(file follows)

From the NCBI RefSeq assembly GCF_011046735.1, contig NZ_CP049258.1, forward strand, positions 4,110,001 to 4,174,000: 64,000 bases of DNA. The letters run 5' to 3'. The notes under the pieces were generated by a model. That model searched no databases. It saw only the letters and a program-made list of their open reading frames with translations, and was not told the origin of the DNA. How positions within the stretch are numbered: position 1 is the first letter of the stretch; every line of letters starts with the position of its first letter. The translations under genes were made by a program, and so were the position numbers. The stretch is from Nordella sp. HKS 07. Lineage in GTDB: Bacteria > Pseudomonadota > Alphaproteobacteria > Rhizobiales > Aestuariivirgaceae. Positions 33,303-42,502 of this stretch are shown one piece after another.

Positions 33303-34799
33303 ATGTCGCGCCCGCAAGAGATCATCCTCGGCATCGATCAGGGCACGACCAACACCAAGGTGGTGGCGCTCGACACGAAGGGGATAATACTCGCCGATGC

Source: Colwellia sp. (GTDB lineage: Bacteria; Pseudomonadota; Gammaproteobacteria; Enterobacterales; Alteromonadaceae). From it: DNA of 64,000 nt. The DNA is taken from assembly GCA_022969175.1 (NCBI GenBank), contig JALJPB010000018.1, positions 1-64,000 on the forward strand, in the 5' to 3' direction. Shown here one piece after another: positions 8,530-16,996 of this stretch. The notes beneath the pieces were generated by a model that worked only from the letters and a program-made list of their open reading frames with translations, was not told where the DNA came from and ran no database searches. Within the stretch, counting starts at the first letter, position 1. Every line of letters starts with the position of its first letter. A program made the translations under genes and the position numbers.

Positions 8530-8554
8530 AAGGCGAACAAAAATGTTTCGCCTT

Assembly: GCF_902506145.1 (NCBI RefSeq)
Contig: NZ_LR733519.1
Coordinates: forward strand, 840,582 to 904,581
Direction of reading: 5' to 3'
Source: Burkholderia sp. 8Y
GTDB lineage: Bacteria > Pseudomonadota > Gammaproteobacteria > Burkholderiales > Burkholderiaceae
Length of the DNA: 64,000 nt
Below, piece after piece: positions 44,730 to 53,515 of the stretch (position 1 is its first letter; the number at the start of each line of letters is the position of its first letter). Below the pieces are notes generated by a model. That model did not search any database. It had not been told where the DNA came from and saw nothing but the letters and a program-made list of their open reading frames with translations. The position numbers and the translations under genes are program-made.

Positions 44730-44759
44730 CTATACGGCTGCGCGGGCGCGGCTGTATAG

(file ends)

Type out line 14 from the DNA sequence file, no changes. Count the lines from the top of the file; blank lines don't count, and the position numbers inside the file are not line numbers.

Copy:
Below, piece after piece: positions 44,730 to 53,515 of the stretch (position 1 is its first letter; the number at the start of each line of letters is the position of its first letter). Below the pieces are notes generated by a model. That model did not search any database. It had not been told where the DNA came from and saw nothing but the letters and a program-made list of their open reading frames with translations. The position numbers and the translations under genes are program-made.